My writer friends and I often talk about the tools we’ve discovered to actually help us put words on a page. Those tools range everything from hardware to software, pens to moleskine journals, settings to environments, snacks to libations. I’ve been singing the praises of a few of my writing tools here in a series of posts. You can revisit posts on hardware, software, references & resources, and accouterments.
With these next couple of posts in the series, I am happy to share with you some of the technology and apps that save me time where social media and platform building are concerned. You’ve heard it said ‘Writers write.’ That’s true. But if writers are to have an audience they also need to give attention to their platform. Simply put, ‘Publish it and they’ll come’ is folly. This day and age, you’ve got to go and find them.
Good news, the advent of the internet and Social Media have made this easier than ever. But there are some risks. Chief among them is time consumption. Nothing can suck hours out of your day more subtly than meandering around the web and indulging in social media. A couple of clicks and … look what time it is!
Twitter is my social media platform of first choice. I love it. And it works well for me. Facebook, Google+ and others, not as much, though I dabble there because a significant part of my audience does. Some of the tools I’m going to share with you here work across several social media platforms. So experiment. And a disclosure at the top: There are new social media clients and apps dawning daily. I’m aware, and usually test new toys out. But I’ll be upfront–I’m pretty much a creature of habit. And if it works for me, I tend to stay with it. So my favs have been around a few years. You’ve heard of them all before. Here are three of my most helpful social media clients:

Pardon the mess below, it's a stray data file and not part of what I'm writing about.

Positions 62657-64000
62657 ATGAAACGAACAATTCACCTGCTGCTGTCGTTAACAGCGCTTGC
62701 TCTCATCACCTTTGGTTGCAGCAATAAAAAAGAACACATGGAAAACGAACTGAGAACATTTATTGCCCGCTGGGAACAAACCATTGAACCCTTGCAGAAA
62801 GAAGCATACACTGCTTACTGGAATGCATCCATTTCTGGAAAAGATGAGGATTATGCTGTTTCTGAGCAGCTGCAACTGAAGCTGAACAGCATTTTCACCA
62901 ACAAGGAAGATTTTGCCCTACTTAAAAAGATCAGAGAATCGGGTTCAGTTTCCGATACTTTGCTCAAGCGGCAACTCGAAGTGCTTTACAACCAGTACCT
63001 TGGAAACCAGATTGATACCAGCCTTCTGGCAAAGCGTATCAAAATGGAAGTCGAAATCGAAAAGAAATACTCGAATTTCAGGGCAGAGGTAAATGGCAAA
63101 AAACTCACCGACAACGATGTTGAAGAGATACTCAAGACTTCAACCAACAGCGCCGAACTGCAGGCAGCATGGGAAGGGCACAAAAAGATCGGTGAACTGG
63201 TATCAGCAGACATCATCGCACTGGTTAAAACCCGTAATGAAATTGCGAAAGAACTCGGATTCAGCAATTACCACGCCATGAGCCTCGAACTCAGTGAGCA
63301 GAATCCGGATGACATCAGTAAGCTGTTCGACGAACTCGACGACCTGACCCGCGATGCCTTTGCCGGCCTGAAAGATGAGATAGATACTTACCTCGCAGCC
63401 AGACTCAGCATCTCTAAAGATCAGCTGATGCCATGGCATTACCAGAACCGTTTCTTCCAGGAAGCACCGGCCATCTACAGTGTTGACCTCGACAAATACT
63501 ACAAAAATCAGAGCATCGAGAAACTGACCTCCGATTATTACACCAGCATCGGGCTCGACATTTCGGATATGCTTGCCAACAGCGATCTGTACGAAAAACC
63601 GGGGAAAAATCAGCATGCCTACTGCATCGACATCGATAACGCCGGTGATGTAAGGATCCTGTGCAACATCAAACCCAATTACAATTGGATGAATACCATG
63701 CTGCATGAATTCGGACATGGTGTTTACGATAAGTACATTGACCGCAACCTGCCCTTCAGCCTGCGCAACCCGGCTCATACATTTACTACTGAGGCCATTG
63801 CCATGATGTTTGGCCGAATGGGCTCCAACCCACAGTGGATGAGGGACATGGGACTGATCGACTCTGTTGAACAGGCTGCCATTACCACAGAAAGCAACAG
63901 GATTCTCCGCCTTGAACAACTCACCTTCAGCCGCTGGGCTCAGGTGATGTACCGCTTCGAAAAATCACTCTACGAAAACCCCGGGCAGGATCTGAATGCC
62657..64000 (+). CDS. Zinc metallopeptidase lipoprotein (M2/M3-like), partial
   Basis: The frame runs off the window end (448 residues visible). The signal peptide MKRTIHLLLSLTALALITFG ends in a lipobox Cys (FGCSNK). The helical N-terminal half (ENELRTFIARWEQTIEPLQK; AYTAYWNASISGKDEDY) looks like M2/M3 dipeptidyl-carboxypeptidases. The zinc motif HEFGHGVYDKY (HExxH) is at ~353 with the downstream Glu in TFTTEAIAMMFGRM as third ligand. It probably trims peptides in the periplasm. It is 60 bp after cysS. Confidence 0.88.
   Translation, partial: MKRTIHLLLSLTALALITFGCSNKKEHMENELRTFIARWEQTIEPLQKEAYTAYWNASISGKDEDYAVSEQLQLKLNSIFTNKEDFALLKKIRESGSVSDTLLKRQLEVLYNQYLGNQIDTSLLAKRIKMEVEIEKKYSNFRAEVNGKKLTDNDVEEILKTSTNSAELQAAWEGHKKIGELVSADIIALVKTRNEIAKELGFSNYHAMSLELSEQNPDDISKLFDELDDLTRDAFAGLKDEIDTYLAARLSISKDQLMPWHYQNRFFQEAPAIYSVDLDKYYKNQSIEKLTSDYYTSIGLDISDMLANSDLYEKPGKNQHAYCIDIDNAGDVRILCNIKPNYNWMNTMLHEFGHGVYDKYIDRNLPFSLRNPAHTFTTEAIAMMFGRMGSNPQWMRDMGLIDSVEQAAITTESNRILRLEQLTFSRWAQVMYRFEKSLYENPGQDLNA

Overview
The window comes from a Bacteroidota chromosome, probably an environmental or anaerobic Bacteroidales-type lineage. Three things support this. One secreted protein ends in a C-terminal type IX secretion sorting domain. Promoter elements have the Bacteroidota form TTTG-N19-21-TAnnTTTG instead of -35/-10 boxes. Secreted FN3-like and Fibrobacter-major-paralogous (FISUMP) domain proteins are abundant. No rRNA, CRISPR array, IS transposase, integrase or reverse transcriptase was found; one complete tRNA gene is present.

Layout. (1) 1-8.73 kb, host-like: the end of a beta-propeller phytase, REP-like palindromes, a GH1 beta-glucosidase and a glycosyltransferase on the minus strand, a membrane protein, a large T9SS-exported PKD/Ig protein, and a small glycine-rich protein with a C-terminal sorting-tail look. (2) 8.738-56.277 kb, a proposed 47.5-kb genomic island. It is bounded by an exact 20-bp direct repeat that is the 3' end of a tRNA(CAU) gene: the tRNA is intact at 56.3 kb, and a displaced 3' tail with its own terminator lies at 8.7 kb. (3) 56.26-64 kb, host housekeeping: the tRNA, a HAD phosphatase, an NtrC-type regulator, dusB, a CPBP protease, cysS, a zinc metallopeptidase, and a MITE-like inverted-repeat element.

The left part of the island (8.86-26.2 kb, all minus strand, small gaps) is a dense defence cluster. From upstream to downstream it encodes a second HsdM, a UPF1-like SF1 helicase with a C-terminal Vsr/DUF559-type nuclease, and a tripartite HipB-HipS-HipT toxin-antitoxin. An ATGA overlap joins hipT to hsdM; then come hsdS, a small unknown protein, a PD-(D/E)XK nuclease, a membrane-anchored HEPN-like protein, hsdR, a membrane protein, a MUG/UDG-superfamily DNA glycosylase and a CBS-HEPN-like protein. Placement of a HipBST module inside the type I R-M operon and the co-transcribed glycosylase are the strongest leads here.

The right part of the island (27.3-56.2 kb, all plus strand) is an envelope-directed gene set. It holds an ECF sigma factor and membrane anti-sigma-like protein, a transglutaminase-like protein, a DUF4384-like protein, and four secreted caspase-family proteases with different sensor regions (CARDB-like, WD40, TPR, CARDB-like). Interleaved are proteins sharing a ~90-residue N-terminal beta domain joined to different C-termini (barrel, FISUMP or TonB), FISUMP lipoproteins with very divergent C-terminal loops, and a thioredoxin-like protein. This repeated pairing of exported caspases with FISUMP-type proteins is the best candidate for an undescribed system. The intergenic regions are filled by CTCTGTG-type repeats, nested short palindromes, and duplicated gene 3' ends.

HootSuite is my workhorse. I use it to manage several social media accounts. I use it to schedule my tweets and posts. I use it to filter what I read and what I receive notifications about. I use it to monitor different streams of my social media involvement–mentions, retweets, favorites and so on. It saves me a ton of time because I am able to be ‘on’ without actually being ‘on.’
ManageFlitter is a fine tool for monitoring and managing your crowd. You can view your followers by the frequency of their posts, their primary language, inactivity and several other metrics. While it’s a great thing to see the number of your followers grow, it’s more important to have real and valued followers–followers who appreciate what you’re sharing and will share with you. I use it to weed out spam accounts that follow me. I usually use ManageFlitter twice a week. Yes, I stay on top of my follower list. But the beautiful thing is that this takes literally less than five minutes to do. Quick. Easy. Effective.
Twitterfall is a search grid that I use several times a week. You can put any words or phrases into the grid you want to search out and track. You can also filter the search–so if, for instance you want to search for the words “please pray” so that you can find prayer requests, but you don’t want to see all the tweets that say, “Please pray that Justin Bieber will ask me to marry him” you simply filter the Biebs out. Voila! (And then you pray for all the confused kids out there.) I use Twitterfall most for this very reason–to find people who have similar interests, or who ask for prayer, or who are in my area–the social part of social media is made much easier with this tool.
Give those three a try. Let me know what you think. Do you have any social media apps or programs that are useful to you?